According to a press release from the Senate Finance Committee:
Senate Finance Committee Chairman Max Baucus (D-Mont.) led the Finance Committee today to pass bipartisan legislation extending dozens of tax-cuts known as “extenders” that have expired or are scheduled to expire at the end of this year. The legislation gives certainty to and critical support for working families and businesses across the country and prevents middle-class families from being hit by the Alternative Minimum Tax (AMT) for two years. The Committee approved the bipartisan bill by a vote of 19 to 5.
Here is a video of Senator Baucus’ statement at the passage of the bill:
Senator Hatch released his own press release celebrating the passage:
U.S. Senator Orrin Hatch (R-Utah), Ranking Member of the Senate Finance Committee, today praised Committee action on the Family and Business Tax Cut Certainty Act of 2012 that for the first time would pare back tax provisions known as tax “extenders” as a step towards the ultimate goal of comprehensive tax reform.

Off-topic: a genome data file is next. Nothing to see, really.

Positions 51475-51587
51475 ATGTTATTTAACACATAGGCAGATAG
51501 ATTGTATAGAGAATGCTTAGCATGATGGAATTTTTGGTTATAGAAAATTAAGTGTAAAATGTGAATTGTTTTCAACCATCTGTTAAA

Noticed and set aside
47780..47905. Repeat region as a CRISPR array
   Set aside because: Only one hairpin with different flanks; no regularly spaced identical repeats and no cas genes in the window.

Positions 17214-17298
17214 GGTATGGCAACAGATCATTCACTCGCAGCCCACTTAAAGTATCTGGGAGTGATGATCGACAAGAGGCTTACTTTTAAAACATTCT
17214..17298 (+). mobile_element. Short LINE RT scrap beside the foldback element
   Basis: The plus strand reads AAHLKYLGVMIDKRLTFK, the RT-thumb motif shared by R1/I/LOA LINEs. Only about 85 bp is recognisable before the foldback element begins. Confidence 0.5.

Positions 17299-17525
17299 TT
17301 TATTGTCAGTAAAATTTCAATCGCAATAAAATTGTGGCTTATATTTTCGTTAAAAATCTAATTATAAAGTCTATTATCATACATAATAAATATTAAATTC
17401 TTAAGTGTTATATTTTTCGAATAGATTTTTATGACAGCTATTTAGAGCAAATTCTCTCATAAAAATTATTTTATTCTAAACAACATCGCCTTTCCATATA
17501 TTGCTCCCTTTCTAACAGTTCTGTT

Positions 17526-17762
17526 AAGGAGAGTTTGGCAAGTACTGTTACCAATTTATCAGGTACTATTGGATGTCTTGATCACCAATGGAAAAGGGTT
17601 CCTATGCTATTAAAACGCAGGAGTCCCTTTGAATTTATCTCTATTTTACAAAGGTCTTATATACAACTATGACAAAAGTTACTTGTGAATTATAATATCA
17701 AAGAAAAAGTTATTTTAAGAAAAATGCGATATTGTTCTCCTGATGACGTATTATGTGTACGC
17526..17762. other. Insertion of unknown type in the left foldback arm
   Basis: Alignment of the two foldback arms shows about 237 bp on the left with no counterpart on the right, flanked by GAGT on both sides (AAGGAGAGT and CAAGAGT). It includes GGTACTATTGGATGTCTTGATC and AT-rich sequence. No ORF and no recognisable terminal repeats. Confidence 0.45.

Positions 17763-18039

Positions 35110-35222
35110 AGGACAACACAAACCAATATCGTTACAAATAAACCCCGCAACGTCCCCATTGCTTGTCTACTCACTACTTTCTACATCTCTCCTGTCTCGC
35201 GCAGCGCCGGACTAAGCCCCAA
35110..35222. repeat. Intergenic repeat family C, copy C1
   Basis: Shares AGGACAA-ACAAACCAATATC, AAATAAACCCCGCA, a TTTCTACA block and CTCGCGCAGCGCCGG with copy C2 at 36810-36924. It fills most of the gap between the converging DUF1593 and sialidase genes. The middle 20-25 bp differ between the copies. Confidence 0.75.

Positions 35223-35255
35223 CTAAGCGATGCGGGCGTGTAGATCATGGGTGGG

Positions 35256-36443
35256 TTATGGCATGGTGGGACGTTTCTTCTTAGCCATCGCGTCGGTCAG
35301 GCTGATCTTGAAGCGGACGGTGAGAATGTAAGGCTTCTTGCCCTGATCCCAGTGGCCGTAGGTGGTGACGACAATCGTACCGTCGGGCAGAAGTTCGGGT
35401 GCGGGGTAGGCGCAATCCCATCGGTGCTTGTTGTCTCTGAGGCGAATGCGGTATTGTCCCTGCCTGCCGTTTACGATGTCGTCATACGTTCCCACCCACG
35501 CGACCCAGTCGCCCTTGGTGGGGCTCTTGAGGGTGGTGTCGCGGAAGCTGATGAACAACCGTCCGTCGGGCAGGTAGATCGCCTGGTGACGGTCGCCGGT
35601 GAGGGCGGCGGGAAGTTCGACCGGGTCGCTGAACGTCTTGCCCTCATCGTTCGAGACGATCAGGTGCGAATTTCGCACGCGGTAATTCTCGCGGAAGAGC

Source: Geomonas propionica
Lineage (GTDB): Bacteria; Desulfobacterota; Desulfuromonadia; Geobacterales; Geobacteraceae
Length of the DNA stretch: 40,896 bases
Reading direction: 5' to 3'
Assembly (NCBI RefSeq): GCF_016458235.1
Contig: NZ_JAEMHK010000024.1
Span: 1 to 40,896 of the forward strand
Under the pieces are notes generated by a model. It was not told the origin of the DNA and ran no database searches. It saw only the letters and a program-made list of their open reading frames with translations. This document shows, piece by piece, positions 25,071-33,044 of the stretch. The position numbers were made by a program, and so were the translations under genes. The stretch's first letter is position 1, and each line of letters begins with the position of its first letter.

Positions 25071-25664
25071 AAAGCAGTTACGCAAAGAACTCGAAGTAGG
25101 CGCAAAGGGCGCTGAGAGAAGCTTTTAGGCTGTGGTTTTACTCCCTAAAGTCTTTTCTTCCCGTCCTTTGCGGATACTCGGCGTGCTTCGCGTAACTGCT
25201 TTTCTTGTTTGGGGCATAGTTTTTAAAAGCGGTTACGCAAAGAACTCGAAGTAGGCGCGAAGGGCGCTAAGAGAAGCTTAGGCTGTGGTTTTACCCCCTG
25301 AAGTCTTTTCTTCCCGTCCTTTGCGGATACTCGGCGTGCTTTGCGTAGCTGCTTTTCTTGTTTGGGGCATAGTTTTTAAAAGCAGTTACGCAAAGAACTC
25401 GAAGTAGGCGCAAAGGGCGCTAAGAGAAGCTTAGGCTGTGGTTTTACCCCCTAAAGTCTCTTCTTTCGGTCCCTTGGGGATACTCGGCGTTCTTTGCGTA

“This legislation isn’t perfect, but it is an essential step towards the ultimate goal of comprehensive tax reform. I wish we could’ve gone farther in scaling back this legislation, but it is no small victory that we actually reduced the number of tax extenders by about 25 percent – a marked change from past practice,” said Hatch. “Year after year and in the dark of night, Congress extends these tax policies far from the watchful eyes of the American people. With this action by the Finance Committee today, we’ve said that the better path is to subject long-standing tax policies to much-needed public scrutiny. Allowing this committee to work is imperative as we try to confront the economic challenges facing our nation today.”
This legislation extends a number of expiring or expired tax provisions through 2013 and patches the Alternative Minimum Tax (AMT), while scaling back many of these tax provisions. Instead of potentially extending 73 tax provisions, the Finance Committee today only addressed 54, representing about a 25 percent reduction.
Importantly, the measure included a long-standing Hatch priority – the Research and Development (R&D) Tax Credit, which aims to boost American innovation and spur economic and job growth throughout the nation.